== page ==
Part 1: The Making of L. Ron Hubbard
(Sunday, 24 June 1990, page A41:4)
The Church of Scientology today is run by a high-school dropout who grew up at the knee of the late L. Ron Hubbard and wields power with the iron-fisted approach of his mentor.
At 30, David Miscavige is chairman of the board of an organization that sits atop the bureaucratic labyrinth known as the Church of Scientology.
This organization, the Religious Technology Center, owns the trademarks that Scientology churches need to operate, including the words Scientology and Dianetics.
The Religious Technology Center licenses the churches to use the trademarks and can revoke permission if a church fails to perform properly. Therein rests much, but not all, of Miscavige's power.
He is the man in control, charting a direction for the organization that is at once expansionist and combative -- in keeping with the dictates and personality of Hubbard, his role model. He refused repeated requests to be interviewed for this report.
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Church spokesmen say Miscavige is a tireless, no-nonsense leader who works 15-hour days and whose vision is guiding the church's foray into mainstream society.
"He has a tremendous ability to cut through bull and get to the point," said one Scientology spokesman, who has worked closely with Miscavige.
"He's an initiator," said another.
High-ranking former Scientologists describe him as a ruthless infighter with a volatile temper. They say he speaks in a gritty street parlance, punctuated with expletives.
One recalled the time that Miscavige became enraged with the performances of Scientology staffers on a church record album. He propped its cover against an embankment outside his Riverside County, office and shot it repeatedly with a .45-caliber pistol, said the associate.
To the public, the Rev. Heber Jentzsch, president of the Church of Scientology International, is portrayed as Scientology's top official. He appears regularly at news conferences and on talk shows, and was one of a group of Scientologists detained recently by Spanish officials investigating the church. In reality, Jentzsch appears to be chiefly responsible for church public relations.
The real power is consolidated among a handful of Scientologists, led by Miscavige, who keep low public profiles.
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Miscavige's climb to prominence is a lesson in the origins and nature of power in the church that Hubbard built.
At the age of 14, with the blessing of his Scientologist parents, Miscavige joined a cadre of trusted youngsters called the "Commodore's messengers." In the beginning, they merely ran Hubbard's errands. But as they emerged from adolescence, Hubbard broadened their influence over even the highest-level church executives.
In time, the messengers controlled the communication lines to and from Hubbard -- a critical component of power in an organization that revered him as almost saintly. When messengers spoke, they did so with Hubbard's authority. Bad-mouthing a messenger, Hubbard said, was tantamount to personally challenging him.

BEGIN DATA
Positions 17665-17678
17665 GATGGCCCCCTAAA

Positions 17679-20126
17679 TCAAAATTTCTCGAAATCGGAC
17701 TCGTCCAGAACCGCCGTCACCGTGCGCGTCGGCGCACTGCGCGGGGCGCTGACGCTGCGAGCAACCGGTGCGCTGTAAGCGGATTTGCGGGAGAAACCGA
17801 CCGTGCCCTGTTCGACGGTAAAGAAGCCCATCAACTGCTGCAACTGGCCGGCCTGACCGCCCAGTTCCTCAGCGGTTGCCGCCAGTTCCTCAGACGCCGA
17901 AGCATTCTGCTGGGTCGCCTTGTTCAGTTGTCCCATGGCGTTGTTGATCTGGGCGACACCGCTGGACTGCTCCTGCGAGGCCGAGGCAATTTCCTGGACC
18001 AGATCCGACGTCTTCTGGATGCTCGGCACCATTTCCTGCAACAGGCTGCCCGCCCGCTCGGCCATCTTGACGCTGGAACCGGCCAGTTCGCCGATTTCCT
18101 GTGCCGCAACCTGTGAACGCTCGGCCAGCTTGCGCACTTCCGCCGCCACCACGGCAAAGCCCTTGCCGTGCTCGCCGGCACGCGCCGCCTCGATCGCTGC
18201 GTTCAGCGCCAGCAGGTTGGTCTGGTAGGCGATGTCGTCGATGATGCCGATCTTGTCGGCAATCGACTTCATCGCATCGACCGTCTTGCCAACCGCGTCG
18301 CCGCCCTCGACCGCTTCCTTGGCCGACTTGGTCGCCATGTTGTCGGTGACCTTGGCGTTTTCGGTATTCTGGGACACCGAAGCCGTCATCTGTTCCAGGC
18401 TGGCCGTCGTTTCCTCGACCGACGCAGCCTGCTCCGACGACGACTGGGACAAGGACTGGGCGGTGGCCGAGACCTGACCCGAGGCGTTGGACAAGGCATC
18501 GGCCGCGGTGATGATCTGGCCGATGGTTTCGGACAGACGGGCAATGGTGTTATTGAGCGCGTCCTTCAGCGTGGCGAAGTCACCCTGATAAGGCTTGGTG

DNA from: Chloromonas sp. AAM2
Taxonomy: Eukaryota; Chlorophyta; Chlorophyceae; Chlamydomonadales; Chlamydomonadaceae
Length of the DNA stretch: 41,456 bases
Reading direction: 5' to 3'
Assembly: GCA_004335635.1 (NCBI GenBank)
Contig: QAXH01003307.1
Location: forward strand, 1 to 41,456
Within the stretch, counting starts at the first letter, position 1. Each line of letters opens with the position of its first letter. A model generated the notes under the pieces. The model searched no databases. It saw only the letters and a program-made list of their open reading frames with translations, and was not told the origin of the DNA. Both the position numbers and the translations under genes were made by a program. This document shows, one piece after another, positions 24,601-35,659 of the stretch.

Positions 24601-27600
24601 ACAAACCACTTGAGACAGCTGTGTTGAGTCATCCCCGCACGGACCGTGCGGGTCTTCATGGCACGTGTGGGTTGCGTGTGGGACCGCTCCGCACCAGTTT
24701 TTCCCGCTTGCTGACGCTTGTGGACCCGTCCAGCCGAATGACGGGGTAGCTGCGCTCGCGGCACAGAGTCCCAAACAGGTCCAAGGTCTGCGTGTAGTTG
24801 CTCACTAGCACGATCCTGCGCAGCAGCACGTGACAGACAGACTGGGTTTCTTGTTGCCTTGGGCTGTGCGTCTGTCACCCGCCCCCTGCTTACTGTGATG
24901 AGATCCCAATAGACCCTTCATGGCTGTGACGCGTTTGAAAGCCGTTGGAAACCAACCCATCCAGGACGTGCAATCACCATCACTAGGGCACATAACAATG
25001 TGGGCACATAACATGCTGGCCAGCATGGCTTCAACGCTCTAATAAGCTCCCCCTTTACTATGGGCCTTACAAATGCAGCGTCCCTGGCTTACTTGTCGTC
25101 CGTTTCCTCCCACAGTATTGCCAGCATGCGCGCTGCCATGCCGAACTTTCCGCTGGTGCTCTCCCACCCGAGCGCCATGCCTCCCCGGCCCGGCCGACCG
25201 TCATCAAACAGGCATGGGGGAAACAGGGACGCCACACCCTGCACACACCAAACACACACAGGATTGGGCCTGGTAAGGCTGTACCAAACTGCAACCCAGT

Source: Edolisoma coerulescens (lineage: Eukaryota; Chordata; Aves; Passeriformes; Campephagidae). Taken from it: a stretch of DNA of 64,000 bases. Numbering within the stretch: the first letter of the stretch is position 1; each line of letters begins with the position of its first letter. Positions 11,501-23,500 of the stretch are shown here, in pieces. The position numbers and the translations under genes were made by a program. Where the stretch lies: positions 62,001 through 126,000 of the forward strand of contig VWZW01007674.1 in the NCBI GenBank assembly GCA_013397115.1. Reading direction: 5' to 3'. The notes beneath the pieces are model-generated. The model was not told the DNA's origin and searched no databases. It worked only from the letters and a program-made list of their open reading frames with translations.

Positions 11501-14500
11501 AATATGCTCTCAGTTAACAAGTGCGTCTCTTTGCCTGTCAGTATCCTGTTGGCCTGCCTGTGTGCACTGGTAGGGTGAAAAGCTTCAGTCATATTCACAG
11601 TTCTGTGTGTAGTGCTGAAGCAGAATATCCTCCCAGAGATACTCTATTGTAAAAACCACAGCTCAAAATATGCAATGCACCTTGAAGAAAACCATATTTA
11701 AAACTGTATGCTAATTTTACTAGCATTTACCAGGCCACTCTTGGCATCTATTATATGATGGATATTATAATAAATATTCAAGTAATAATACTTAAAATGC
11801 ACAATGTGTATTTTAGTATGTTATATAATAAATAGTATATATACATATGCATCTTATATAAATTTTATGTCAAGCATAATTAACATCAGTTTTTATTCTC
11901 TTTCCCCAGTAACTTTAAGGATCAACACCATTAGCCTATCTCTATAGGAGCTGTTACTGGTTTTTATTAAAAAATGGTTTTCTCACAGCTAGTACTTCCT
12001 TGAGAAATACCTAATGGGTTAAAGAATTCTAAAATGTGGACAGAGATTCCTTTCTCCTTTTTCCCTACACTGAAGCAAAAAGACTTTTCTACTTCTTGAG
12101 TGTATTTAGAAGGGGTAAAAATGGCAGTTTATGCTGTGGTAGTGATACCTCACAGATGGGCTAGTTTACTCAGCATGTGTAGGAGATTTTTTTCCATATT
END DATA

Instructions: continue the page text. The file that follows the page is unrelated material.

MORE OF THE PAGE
When Hubbard went into hiding in 1980, he left behind but did not forget Miscavige, one of his favorites.
It was Miscavige's job to ensure that Hubbard's orders, secretly relayed to him, were followed by church executives. In effect, Miscavige became the sole link between church leaders and Hubbard.
Miscavige also was put in charge of a profit-making firm called Author Services Inc., which was established in 1981 to manage Hubbard's literary and financial affairs. The job further enhanced Miscavige's reputation as having Hubbard's confidence.
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Church defectors say Miscavige wasted no time flexing his new muscles.
Among other things, he spearheaded a purge in 1981 of upper-echelon Scientology executives accused of subverting Hubbard's teachings and plotting to seize control of the organization.
He also cracked down on owners of Scientology franchises, or missions, who pay the church roughly 10% of their gross income.
At a 1982 church conference, Miscavige accused the mission owners of cheating the "mother church." He and his aides announced that "finance police" would audit the missions to ensure that the church was getting its fair share of money. And the audits would cost the missions $15,000 a day.
In taking command of Scientology after Hubbard's death, Miscavige survived a challenge from two other Hubbard lieutenants once thought to be his likely successors: Pat and Anne Broeker, who had been in hiding with Hubbard.
The power struggle was so intense at one point that even Hubbard's final Scientology writings, revered as sacred scriptures, became the object of a tug of war between Miscavige and Pat Broeker, according to Vicki Aznaran, a top Scientology executive who left the church in 1987 after a falling out. Aznaran said Broeker threatened to use the writings to start his own church.
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Miscavige today has achieved exalted status within the Scientology movement.
He has personal aides who walk his dog, shine his shoes and run his errands, according to Aznaran, a top Scientology executive who left the church in 1987 after a falling-out. In his rare public appearances, he is surrounded by respectful subordinates.
And like Hubbard, who was frequently referred to by his initials, David Miscavige is called D.M.
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PHOTO: David Miscavige, foreground, at a 1986 trial in Los Angeles.
Trial involved suit against the church.
PHOTOGRAPHER: Los Angeles Times